"Then I gave them a little SF speech, told them some stories. In one, some spacemen go out into space, and when they get back to earth 200 years later they find that all the men are dead, and that earth is populated by a few million women. Later they find out that there are only like 1000 unique women on earth, and they just keep cloning more. So kids growing up are raised by older clones of themselves, and there's a book written by each 'variety' detailing their different experiences in life and which of the other 1000 varieties they get along with well.
"The kids thought that was 'terrible' and 'funny'."
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Thursday, April 22, 2004
"I have never experienced a more erotic cinematic moment than when Vasquez looks into Gorman's eyes and says: 'You always were an asshole' before they both gasp and clench the detonator on the thermal grenade. I weep a little and pop a huge boner every time I watch it."
"I looked at him. There was white fluid on his hair and cheeks, on his chest and collar. 'You never told her you had a porn collection?'"
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Tuesday, April 20, 2004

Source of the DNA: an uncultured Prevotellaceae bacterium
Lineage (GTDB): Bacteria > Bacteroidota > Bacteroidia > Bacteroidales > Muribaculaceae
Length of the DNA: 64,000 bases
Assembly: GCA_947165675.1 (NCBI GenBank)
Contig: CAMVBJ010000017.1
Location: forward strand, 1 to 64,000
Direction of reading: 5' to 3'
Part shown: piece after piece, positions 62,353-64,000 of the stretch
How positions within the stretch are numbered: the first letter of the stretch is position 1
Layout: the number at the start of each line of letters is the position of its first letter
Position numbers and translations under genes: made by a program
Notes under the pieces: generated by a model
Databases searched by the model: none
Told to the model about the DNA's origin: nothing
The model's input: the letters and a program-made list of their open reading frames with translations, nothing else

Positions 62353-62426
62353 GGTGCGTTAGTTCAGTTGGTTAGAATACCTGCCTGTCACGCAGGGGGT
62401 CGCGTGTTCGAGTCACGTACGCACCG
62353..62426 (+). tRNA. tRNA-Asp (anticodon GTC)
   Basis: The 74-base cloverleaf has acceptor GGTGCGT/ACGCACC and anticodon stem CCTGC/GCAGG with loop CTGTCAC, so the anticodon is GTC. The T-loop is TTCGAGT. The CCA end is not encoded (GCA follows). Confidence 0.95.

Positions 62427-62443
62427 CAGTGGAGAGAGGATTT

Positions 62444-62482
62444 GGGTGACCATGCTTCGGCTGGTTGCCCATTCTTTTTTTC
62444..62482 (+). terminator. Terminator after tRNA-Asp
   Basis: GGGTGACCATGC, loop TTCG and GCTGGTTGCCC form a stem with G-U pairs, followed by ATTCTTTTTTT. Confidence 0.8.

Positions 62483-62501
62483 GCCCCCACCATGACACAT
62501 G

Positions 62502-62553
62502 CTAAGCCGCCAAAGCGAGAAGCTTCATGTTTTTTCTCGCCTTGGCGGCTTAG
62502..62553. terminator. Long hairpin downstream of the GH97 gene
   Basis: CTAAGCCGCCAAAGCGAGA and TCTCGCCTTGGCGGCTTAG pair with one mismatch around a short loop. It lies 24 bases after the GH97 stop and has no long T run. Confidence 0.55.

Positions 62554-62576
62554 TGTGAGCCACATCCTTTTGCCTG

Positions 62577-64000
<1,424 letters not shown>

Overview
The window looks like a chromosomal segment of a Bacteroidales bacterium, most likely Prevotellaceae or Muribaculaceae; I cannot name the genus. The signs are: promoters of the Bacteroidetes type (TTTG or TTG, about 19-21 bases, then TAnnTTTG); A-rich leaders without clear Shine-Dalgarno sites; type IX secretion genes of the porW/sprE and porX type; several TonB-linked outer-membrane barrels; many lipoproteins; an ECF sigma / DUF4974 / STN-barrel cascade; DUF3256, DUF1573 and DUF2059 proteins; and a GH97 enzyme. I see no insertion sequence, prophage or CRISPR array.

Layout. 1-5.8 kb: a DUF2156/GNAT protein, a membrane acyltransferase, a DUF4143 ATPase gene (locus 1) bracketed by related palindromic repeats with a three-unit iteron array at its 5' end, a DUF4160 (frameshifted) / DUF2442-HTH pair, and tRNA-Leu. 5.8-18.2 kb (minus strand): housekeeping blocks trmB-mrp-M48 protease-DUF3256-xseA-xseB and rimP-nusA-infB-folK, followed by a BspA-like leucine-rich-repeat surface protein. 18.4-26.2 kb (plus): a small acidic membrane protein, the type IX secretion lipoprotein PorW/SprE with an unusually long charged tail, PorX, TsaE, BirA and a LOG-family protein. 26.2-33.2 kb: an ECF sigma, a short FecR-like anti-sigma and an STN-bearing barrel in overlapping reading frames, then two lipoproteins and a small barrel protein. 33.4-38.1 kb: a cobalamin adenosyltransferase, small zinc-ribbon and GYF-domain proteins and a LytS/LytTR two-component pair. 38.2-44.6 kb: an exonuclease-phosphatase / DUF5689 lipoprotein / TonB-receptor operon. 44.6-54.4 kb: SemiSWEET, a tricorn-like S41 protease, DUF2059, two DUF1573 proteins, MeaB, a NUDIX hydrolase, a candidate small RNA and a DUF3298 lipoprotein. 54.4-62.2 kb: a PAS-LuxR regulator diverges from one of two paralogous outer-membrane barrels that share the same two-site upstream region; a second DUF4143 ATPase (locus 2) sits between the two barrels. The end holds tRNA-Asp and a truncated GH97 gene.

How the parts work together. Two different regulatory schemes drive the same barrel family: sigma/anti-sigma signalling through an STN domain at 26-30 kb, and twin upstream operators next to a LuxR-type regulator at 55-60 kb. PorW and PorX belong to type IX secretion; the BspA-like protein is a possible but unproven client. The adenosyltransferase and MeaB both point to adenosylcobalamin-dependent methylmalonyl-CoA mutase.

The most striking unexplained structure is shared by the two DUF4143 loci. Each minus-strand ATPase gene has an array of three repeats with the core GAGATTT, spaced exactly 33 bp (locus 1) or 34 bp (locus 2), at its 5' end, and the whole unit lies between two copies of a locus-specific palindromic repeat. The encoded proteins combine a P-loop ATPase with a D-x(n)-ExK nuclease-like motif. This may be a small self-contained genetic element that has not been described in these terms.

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Monday, April 19, 2004
atoms of space and time by lee smolin
ideology is theft by howard bloom, GLOR iss. #11 (via technoccult)
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Saturday, April 17, 2004
cross purposes a review by erik davis
In The Puppet and the Dwarf, Zizek asks if maybe we are only "really alive" when we engage ourselves with excessive intensity. If so, he suggests, then a Palestinian suicide bomber is more alive than a New York yuppie jogging to keep fit. "What makes like 'worth living' is the very excess of life: the awareness that there is something for which we are ready to risk our life (we may call this excess "freedom, "honor," "dignity," "autonomy," etc.)." Following 9/11, we have come to instantly recoil from such intensities, but Zizek's provocative claims remind us of the well-managed secular dystopia that lies on the far end of that recoil. In contrast, Zizek calls for a kind of Lacanian liberation theology wherein subjectivity bursts through objective history into messianic time. "Authentic revolution," he says, "always occurs in an absolute Present, in the unconditional urgency of a Now." I'm not really sure what this would mean, or even look like, but it does sound rather Zen.